Long version of this video with extra amp settings: starting off clean and gradually getting crunchier as we go. An easy playing guitar and a sweet sounding amp.
This is a great little guitar - and it sounds pretty cool through the WEM ER15. The Hofner Colorama was sold by Selmer in the UK 1958-1965: yet the several different guitars were included under the moniker at different times. In 1960 it was a nice set-neck semi-solid - and one of the lightest guitars i've ever played! The controls are not totally intuitive, but the five basic settings have real character. These are 1) both pickups 2) neck pickup 3) neck pickup with treble cut 4) bridge pickup 5) bridge pickup with bass cut.
Long version of this video with extra amp and guitar settings. The treble pickup is biting, the 'bass on' (neck pickup + treble cut filter) is fat and warm. Very easy to alternate between jagged stabs and lazy laid back jazz.
This is a fabulous guitar - Vox's take on the Fender Telecaster (which was in pretty short supply in mid-1960s Britain), and actually a pretty awesome player. It sounds pretty good through this 1963 WEM ER15 with some lovely rich tones, but check it out through the 1965 Vox AC4 and early 70s WEM Dominator
This clip shows this 1966 Vox Symphonic bass played through a 1963 WEM ER15 with 1x12" Pick-A-Bass cab. This is a really nice playing bass, not dissimilar from the early 1960s Precision on which it was based. It's got a good tone, and is a far more substantial bass than many made by Vox. Strung here with Fender 9050L flatwound strings. This video shows a small sample of sounds using different bass and amp settings. See the longer version for a more in depth view of what this guitar/amp combination can do.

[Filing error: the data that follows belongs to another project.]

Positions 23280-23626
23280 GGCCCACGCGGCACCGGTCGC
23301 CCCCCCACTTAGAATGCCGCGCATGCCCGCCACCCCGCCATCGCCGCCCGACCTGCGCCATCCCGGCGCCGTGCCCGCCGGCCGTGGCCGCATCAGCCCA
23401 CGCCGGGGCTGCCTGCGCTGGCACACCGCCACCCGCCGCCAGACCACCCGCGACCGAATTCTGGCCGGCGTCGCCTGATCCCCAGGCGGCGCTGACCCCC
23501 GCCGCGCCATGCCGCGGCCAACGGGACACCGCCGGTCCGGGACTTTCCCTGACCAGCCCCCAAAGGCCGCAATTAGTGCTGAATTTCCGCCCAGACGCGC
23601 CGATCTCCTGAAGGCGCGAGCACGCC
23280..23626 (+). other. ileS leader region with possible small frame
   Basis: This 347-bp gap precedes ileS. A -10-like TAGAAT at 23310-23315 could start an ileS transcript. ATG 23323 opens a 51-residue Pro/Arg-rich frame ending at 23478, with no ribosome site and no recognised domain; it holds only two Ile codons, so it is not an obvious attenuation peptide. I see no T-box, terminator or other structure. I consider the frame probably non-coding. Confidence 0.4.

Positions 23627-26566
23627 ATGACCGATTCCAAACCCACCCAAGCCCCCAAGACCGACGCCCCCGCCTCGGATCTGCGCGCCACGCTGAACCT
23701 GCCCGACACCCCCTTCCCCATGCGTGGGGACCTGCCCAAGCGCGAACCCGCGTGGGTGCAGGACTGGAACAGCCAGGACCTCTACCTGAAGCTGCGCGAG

This clip shows this 1966 Vox Symphonic bass played through a 1963 WEM ER15 with 1X12" Pick-A-Bass cab. This is a really nice playing bass, not dissimilar from the early 1960s Precision on which it was based. It's got a good tone, and is a far more substantial bass than many made by Vox. Strung here with Fender 9050L flatwound strings.
A UK-built (JMI) 1963 Vox Bassmaster dual pickup bass guitar, played through an (also 1963) British WEM ER-15 head with Pick-A-Bass cab. I usually prefer flatwounds on basses like this, but the ancient rattley roundwounds that were on it just sounded so great cranked up, I had to record it. Check it out - listen to the end!
More about this guitar: https://www.vintageguitarandbass.com/vox/1963_Clubman_II.php Two from 1963. The Vox Clubman came as a single or dual pickup guitar - pretty basic, but with Vox's standard V1 pickups pretty nice sounding too. The WEM ER15 functions equally well as a guitar or bass amp, and with the gain turned up has PLENTY of bite.
A nice dual pickup 1963 Vox Shadow played through a 1963 WEM ER15 amplifier. Early Vox guitars often don't have great build quality, but the pickups are pretty nice. With a little love and attention (specifically frets and set-up), these lightweight guitars can sing like a lark!
There were several Vox Shadow variants. Check out vintageguitarandbass.com for a whole lot more on the Vox Shadow.
A really cool bass, played through an equally cool amp. A rare Gibson Melody Maker bass, circa 1967, through a British WEM ER15 tube amplifier, with 'Pick-A-Bass' cabinet. With Gibson's hot EB-humbucker, a short 30" scale, all-mahogany construction - and finally strung with flatwounds - this bass is just SUPER FAT.